Search for truth and justice continues in Nepal: ICJTuesday’s arrest of Balkrishna Dhungel highlights the weaknesses, as well as promises, for conflict victims seeking accountability through Nepal’s judicial system, the International Commission of Jurists (ICJ) said on Wednesday, a day after the Maoist leader was picked up from Satdobato and sent to jail.
Tuesday’s arrest of Balkrishna Dhungel highlights the weaknesses, as well as promises, for conflict victims seeking accountability through Nepal’s judicial system, the International Commission of Jurists (ICJ) said on Wednesday, a day after the Maoist leader was picked up from Satdobato and sent to jail.
The Supreme Court on Jan 3, 2010 had sentenced Dhungel to life in prison for murdering Ujjan Kumar Shrestha of Okhaldhunga on May 10, 2004.
But despite the apex court conviction, Dhungel was walking free, largely due to the political patronage he enjoyed.
In its report “Achieving Justice for Gross Human Rights Violations in Nepal”, the ICJ has concluded that impunity for gross human rights violations is one of the major obstacles to the creation of a stable and legitimate democratic government and lies at the heart of the rule of law crisis in Nepal.
The international human rights watchdog has also pointed to a lack of commitment by Nepal’s political leadership to address past and ongoing human rights violations, which it said continues to allow perpetrators to escape justice and undermines victims’ right to effective remedies and reparation.
“In the past, the promise to shield perpetrators of human rights violations has been used as a bargaining chip to garner political support and build political alliances,” said Frederick Rawski, director of the ICJ’s Asia Pacific Regional Programme. “It is imperative that accountability for human rights violations remains a priority for Nepal’s political leadership after parliamentary elections, and that alliances between political parties are not once again used as an excuse to undermine Nepal’s human rights obligations,” added Rawski.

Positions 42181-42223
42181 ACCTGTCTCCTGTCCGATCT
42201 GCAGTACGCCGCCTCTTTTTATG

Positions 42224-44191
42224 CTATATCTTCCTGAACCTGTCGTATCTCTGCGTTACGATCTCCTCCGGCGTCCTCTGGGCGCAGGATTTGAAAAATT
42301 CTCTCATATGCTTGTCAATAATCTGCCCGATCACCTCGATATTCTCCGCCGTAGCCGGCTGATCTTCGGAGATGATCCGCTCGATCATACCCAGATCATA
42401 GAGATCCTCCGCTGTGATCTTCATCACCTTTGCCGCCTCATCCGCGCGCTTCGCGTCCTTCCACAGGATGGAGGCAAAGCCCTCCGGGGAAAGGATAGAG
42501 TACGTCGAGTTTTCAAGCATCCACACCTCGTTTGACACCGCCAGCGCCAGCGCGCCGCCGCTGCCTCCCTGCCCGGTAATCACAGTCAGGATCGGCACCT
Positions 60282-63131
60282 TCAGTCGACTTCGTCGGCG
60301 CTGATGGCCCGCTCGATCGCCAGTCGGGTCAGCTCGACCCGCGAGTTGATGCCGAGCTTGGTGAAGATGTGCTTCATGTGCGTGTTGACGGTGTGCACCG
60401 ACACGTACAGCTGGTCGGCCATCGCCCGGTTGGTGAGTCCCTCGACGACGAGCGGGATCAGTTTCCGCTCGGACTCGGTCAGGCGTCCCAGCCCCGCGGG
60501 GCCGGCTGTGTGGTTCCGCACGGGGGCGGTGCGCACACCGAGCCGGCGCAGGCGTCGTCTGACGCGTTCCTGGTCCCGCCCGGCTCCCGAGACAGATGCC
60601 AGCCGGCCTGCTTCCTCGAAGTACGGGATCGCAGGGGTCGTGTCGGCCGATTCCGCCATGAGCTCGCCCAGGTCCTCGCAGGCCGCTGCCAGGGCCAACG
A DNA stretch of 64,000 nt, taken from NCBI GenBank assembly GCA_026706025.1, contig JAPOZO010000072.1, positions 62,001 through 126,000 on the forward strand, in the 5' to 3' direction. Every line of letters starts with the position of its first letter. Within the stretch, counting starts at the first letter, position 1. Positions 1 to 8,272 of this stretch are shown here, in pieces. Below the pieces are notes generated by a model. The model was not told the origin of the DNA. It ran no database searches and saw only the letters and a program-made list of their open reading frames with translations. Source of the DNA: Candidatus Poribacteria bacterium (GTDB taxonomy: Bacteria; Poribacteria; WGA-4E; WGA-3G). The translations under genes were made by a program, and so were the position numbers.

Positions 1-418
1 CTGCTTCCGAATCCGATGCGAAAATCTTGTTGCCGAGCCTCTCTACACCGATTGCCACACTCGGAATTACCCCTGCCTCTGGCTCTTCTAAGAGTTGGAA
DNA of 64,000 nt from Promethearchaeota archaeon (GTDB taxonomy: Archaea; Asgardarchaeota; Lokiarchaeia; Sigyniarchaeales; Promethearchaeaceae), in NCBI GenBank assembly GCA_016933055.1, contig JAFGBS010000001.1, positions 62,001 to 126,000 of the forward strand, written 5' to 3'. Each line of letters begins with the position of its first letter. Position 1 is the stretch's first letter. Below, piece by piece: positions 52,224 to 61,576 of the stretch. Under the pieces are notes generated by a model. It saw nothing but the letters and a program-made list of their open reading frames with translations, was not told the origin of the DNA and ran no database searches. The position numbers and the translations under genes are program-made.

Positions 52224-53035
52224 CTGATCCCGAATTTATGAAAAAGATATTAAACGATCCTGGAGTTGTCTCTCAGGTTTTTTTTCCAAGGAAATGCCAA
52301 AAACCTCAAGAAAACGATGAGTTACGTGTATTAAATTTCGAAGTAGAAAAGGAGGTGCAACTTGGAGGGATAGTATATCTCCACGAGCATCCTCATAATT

Nepal is holding its parliamentary and provincial elections in two phases on November 26 and December 7.
The ICJ report has concluded that gross human rights violations in Nepal are not a thing of the past, but are ongoing.
Political expediency has trumped calls for justice and accountability and the government continues to use state machinery to shield perpetrators rather than serve the interests of justice, says the report.
“In a seemingly perpetual cycle, the weak rule of law in the country contributes to impunity for human rights violations, and this culture of impunity further erodes the rule of law,” said Rawski. “The search for truth and justice in Nepal will not be realized unless this cycle is ended,” he added.
The ICJ says it has found that the mandate and operation of transitional justice mechanisms fall short of international standards despite the repeated reinforcement of such standards by the Supreme Court.
Though ostensibly formed to provide a measure of public accountability, the practice of forming ad hoc commissions of inquiry to investigate rights violations has promoted impunity by diverting investigations from the criminal justice process—where they belong—into parallel mechanisms that are established by means that make them vulnerable to political interference and manipulation.
“Notably in the Tarai region, the state has responded to the Madhes movement with excessive use of force, extra-judicial killings, and torture and other ill-treatment,” said the report.